Employers are obliged to grant parental leave after maternity leave. Exceptionally, the employer may refuse to grant the parental leave during the subsequent period up to the child's fifth birthday and ask for it to be deferred, for the following reasons and in the following circumstances:

  • when a significant proportion of the workforce puts in for parental leave at the same time, and the organisation of work would be seriously disrupted as a result;
  • when it is not possible to replace the employee on parental leave during the notice period, either because of special features that attach to the work carried out by the applicant, or because there is a shortage of workers in that particular sector;
  • when the employee is in a high-ranking position and is involved in the effective management of the enterprise;
  • when the work is of a seasonal nature, and the request for leave covers a seasonal period; or
  • when the enterprise normally employs fewer than 15 workers under a contract of employment (no distinction drawn between blue- and white-collar staff).

No deferral may be authorised should serious circumstances arise that have serious repercussions for the child, and where it is necessary for the employee to be able to be with the child and provide special assistance. Nor is deferral possible after the employer has agreed to the request, or if there is no reply within four weeks.

When the leave is deferred, the employer must, within one month, offer the employee a new date - the leave may not commence more than two months after the beginning of the period of leave originally applied for. When the work is of a seasonal nature, the leave may be deferred until after the seasonal period has passed. In the case of an enterprise employing fewer than 15 workers, the deferral period is extended from two months to six months.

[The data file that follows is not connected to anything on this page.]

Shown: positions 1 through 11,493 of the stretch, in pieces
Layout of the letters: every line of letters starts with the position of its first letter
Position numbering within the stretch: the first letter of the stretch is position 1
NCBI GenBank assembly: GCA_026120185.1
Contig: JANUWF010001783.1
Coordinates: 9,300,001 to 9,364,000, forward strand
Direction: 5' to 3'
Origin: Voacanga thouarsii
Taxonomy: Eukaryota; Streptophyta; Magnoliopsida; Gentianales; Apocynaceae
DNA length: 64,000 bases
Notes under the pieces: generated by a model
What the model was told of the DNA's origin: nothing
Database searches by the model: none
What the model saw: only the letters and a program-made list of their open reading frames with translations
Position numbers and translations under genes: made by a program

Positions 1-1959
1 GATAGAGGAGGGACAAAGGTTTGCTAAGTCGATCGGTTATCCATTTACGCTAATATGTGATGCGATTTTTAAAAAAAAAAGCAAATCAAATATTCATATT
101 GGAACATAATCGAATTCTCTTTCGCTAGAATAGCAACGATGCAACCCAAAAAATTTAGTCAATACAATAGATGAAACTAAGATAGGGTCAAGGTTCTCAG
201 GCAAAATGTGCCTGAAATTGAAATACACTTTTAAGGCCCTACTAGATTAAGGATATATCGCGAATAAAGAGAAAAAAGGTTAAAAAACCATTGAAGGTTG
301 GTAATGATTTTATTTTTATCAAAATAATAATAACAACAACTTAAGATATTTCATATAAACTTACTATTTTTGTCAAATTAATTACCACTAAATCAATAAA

If the enterprise has an employee committee/works council (délégation du personnel), the employer must notify it of any refusal to grant parental leave. In the event of any disagreement, the director of the Labour and Mines Inspectorate may seek to prevent, or resolve, any differences; if that fails, the matter may be taken to the Labour Tribunal, which may in turn give an emergency ruling.

The status of employees on parental leave

The contract of employment is suspended during the period of parental leave, and the employer is not allowed to terminate the contract of the employees concerned. Were the employer to do so, the decision would be deemed null and void. Throughout the period of the parental leave, the employer is obliged to keep the employee's job open - or a similar job with the same remuneration.

The period of parental leave is taken into account when determining rights related to length of service. Employees are also entitled to all benefits that have accrued before the leave begins. The period of parental leave is counted towards membership of a pension scheme, and for calculating the contribution period that triggers an entitlement to full unemployment benefit.

Employees taking parental leave are entitled to a flat-rate cash payment, currently standing at EUR 1,496 a month for full-time leave, and EUR 748 a month for part-time leave. The benefit is paid by the National Family Allowances Fund (Caisse Nationale des Prestations Familiales), and is exempt from tax and from most social insurance contributions. It is indirectly funded by a contribution from the Fund for Employment (Fonds pour l’Emploi), whose funds have been swelled by a new "social contribution" tax levied on fuel oils (LU9811174F).


Although it has taken Luxembourg until the end of the century to introduce parental leave, the new legislation arguably places the country in the forefront of social progress, under the pretext of promoting job creation (an approach which has largely been opposed by employers).

An assessment of the effects of the parental leave legislation will be conducted by 31 July 2003. In particular, this assessment will focus on the impact of parental leave on the labour market, equal opportunities and the interests of children. Parental leave may be reduced to three months following this assessment, although a special law could always be introduced to extend the current provisions. It seems, however, unlikely that the period of parental leave will be cut. (Marc Feyereisen, ITM)